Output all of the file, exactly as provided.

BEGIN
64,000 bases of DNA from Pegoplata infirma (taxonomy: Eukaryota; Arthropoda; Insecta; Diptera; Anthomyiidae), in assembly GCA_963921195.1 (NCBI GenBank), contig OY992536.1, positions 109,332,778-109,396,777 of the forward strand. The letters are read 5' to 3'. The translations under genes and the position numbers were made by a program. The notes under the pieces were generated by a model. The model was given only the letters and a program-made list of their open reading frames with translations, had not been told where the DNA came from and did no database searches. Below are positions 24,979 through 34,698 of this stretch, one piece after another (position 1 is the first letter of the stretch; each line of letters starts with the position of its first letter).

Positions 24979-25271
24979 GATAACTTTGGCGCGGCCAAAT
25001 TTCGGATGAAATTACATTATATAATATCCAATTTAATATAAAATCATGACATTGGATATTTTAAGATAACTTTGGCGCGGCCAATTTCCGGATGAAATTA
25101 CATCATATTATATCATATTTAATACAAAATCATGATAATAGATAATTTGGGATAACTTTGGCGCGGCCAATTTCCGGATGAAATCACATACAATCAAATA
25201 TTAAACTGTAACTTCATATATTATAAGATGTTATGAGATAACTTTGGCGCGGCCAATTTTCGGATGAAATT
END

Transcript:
64,000 bases of DNA from Pegoplata infirma (taxonomy: Eukaryota; Arthropoda; Insecta; Diptera; Anthomyiidae), in assembly GCA_963921195.1 (NCBI GenBank), contig OY992536.1, positions 109,332,778-109,396,777 of the forward strand. The letters are read 5' to 3'. The translations under genes and the position numbers were made by a program. The notes under the pieces were generated by a model. The model was given only the letters and a program-made list of their open reading frames with translations, had not been told where the DNA came from and did no database searches. Below are positions 24,979 through 34,698 of this stretch, one piece after another (position 1 is the first letter of the stretch; each line of letters starts with the position of its first letter).

Positions 24979-25271
24979 GATAACTTTGGCGCGGCCAAAT
25001 TTCGGATGAAATTACATTATATAATATCCAATTTAATATAAAATCATGACATTGGATATTTTAAGATAACTTTGGCGCGGCCAATTTCCGGATGAAATTA
25101 CATCATATTATATCATATTTAATACAAAATCATGATAATAGATAATTTGGGATAACTTTGGCGCGGCCAATTTCCGGATGAAATCACATACAATCAAATA
25201 TTAAACTGTAACTTCATATATTATAAGATGTTATGAGATAACTTTGGCGCGGCCAATTTTCGGATGAAATT